Edgar Degas


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Degas, Edgar

(Hilaire Germain Edgar Degas) (ēlĕr` zhĕrmăN` ĕdgär` dəgä`), 1834–1917, French painter and sculptor, b. Paris; son of a banker. Although prepared for the law, he abandoned it for painting, studying at the École des Beaux-Arts with L. Lamothe, a student of Ingres, and in Italy, copying 15th- and 16th-century masters. He was precociously gifted as a draftsman and a brilliantly subtle and penetrating portraitist (e.g., Bellelli Family, 1859; Louvre). He exhibited for six years in the Salon (1865–70), but later ceased showing there and exhibited with the impressionists, whose works he admired although his approach often differed from theirs. An unflagging perfectionist, Degas strove to unite the discipline of classical art with the immediacy of impressionism. Trained in the linear tradition of Ingres, Degas shared with the impressionists their directness of expression and the interest in and portrayal of contemporary life. His favorite subjects were ballet dancers, women at their toilette, café life, and race-track scenes. He made notes and sketches from living models in motion to preserve informality of action and position. From these he organized his finished work in the studio, not directly from nature as his contemporaries did. Moreover, he created many daring compositional innovations. Influenced by Japanese prints and especially by photography, Degas diverged from the traditional ideas of balanced arrangements. He introduced what appeared to be accidental cutoff views, off-center subjects, and unusual angles, all quite carefully planned. Sometimes he effected a remarkable balance by giving special weight to the focus of interest, as in Woman with Chrysanthemums (1865; Metropolitan Mus.) and Foyer of the Dance (1872; Louvre). Gradually, Degas turned away from the medium of oil painting, perhaps because of his failing eyesight. He produced more freely executed, glowing pastels and charcoal drawings. His works in sculpture include many notable studies of dancers and horses. A number of his paintings and sculptures may be seen in the Metropolitan Museum. Many of his most celebrated works, including Absinthe, The Rehearsal, and Two Laundresses (1882) are in the Louvre. Ranked among the greatest of French artists, Degas profoundly influenced such later artists as Toulouse-Lautrec and Picasso.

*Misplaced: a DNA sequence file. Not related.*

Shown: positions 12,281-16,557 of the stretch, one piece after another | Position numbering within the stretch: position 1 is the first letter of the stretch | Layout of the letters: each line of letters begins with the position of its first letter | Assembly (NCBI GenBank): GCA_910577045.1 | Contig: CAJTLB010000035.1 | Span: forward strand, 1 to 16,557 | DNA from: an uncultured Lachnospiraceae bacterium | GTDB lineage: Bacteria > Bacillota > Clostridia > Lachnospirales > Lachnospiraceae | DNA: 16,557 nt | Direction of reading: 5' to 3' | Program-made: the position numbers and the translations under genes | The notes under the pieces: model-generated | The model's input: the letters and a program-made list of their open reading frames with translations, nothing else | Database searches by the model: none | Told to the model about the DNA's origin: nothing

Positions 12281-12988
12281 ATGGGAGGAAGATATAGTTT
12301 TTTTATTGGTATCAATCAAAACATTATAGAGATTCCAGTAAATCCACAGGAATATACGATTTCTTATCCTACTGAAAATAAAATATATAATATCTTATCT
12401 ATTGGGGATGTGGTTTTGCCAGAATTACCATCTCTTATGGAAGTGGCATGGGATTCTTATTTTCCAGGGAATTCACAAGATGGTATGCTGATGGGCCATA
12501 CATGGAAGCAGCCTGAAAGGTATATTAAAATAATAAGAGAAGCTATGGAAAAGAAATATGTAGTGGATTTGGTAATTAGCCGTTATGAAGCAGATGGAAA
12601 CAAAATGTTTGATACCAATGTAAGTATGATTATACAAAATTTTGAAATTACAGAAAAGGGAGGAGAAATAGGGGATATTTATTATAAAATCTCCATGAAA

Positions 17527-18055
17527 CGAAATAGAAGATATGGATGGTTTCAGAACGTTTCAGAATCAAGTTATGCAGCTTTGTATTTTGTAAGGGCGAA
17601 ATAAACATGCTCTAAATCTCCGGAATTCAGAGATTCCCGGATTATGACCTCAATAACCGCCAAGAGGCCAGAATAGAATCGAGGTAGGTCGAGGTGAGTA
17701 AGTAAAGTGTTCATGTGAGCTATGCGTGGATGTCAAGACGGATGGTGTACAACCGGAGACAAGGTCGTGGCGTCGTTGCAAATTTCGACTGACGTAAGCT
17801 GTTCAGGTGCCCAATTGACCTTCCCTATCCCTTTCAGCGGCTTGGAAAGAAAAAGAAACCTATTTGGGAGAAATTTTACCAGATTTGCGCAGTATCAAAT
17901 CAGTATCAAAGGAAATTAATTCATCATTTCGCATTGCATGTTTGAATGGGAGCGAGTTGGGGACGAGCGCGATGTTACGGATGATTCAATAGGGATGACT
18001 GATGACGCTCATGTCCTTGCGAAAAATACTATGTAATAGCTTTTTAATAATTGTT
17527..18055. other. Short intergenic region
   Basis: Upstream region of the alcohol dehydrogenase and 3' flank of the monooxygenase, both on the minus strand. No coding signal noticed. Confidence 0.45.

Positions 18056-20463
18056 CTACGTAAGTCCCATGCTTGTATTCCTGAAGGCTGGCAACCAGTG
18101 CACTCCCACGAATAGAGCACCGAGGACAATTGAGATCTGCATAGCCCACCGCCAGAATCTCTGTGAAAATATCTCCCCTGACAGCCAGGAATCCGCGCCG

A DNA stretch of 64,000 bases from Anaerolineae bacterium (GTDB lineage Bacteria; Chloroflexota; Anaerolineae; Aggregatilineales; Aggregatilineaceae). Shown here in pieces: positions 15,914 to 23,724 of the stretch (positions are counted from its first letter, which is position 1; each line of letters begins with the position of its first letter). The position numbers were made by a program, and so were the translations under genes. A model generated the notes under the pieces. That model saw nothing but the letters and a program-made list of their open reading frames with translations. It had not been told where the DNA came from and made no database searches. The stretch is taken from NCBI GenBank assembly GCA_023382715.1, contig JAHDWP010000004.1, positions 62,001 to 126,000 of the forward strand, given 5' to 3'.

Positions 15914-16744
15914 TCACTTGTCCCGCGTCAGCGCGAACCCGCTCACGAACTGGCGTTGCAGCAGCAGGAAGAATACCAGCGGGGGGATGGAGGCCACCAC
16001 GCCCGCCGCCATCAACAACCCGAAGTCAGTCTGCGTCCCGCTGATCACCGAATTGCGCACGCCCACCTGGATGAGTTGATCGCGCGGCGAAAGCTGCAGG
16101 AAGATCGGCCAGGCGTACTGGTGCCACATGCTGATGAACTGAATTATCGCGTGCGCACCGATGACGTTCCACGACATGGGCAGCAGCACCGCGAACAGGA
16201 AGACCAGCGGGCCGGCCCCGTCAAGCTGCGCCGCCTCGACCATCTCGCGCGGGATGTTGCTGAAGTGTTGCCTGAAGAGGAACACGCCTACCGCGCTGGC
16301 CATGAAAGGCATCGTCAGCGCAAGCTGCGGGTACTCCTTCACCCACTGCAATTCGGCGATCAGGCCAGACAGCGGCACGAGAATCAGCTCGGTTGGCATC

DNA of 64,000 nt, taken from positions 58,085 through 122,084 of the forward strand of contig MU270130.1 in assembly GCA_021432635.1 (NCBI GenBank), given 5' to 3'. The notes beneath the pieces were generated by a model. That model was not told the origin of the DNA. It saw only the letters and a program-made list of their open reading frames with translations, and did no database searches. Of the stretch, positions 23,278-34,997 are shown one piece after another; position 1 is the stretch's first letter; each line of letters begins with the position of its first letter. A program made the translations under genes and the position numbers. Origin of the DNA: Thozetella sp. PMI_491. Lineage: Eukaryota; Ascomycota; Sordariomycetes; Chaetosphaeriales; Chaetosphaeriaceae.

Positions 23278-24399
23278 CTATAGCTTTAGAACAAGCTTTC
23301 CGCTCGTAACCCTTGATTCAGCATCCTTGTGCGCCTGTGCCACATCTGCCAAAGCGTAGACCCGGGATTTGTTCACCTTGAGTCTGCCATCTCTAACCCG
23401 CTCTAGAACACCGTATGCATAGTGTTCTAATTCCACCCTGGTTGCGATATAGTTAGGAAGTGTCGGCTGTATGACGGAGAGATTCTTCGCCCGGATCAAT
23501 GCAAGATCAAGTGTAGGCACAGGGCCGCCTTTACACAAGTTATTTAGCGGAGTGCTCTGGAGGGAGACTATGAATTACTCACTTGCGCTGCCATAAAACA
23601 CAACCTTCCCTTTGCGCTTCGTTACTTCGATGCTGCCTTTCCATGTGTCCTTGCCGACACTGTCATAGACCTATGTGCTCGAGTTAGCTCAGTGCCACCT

Bibliography

See his letters ed. by M. Guérin (tr. 1947); catalogs of his works by J. Rewald (sculpture, 1944), L. Browse (dancers, 1949), D. Cooper (pastels, 1954), J. S. Boggs (portraits, 1962, and drawings, 1966), and E. P. Janis (monotypes, 1968); studies by A. Vollard (tr. 1927), D. C. Rich (1951), D. Halévy (tr. 1964, repr. 1971), and C. Armstrong (1991). See also J. Adhémor and F. Cochin, Degas. The Complete Etchings, Lithographs, and Monotypes (1975); J. DeVonyar and R. Kendall, Degas and the Dance (2002).

References in periodicals archive ?
The horse bronze by French master Edgar Degas, being shown by Oliver Fairclough, Keeper of Art at the National Museum
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The stunning exterior and interior of the fully restored St Pancras Renaissance Hotel, in London The Rehearsal, by Edgar Degas, circa 1874, oil on canvas - on display at Degas and Ballet Picturing Movement, at the Royal Academy of Arts in London
French artist Edgar Degas painted "Blanchisseuses souffrant des dent" between 1870 and 1872,.
Bedroom walls are lined with prints 10 by Edgar Degas, Pierre-Auguste Renoir, Henri Matisse, Donald Sultan and Joe Zucker and a photo by Aaron Siskind.
Sickly, neurotic, and so myopic that he is afraid of losing his sight; but for this very reason an eminently receptive creature and sensitive to the character of things," wrote French writer and art critic Edmond de Goncourt about Edgar Degas.
The bequest to the National Gallery includes Snow Scene at Argenteuil (1875) and Water-Lilies, Setting Sun (1907) by Monet, Henri Rousseau's Portrait of Joseph Brummer (1909), After the Bath (1896) by Edgar Degas and a Gauguin.
In announcing the recovery some nine days after the February 10th robbery, Zurich police said two other paintings by Paul Cezanne and Edgar Degas were still missing.
The Boy in the Red Vest" by Paul Cezanne and "Count Lepic and His Daughters" by Edgar Degas remain missing.
They are still searching for the other two paintings - 'Count Lepic and his Daughters' by Edgar Degas (1871) and 'Boy in a Red Waistcoat' by Paul Cezanne (1888).
1) Performing the cancan Sunday, dancers help create the atmosphere of Paris in the late 19th century at the Getty Center for a family celebration surrounding an exhibit of works by Edgar Degas, master of the human form in motion.
Artists such as 19th Century painter Edgar Degas used jockeys and graceful dancers as his subjects.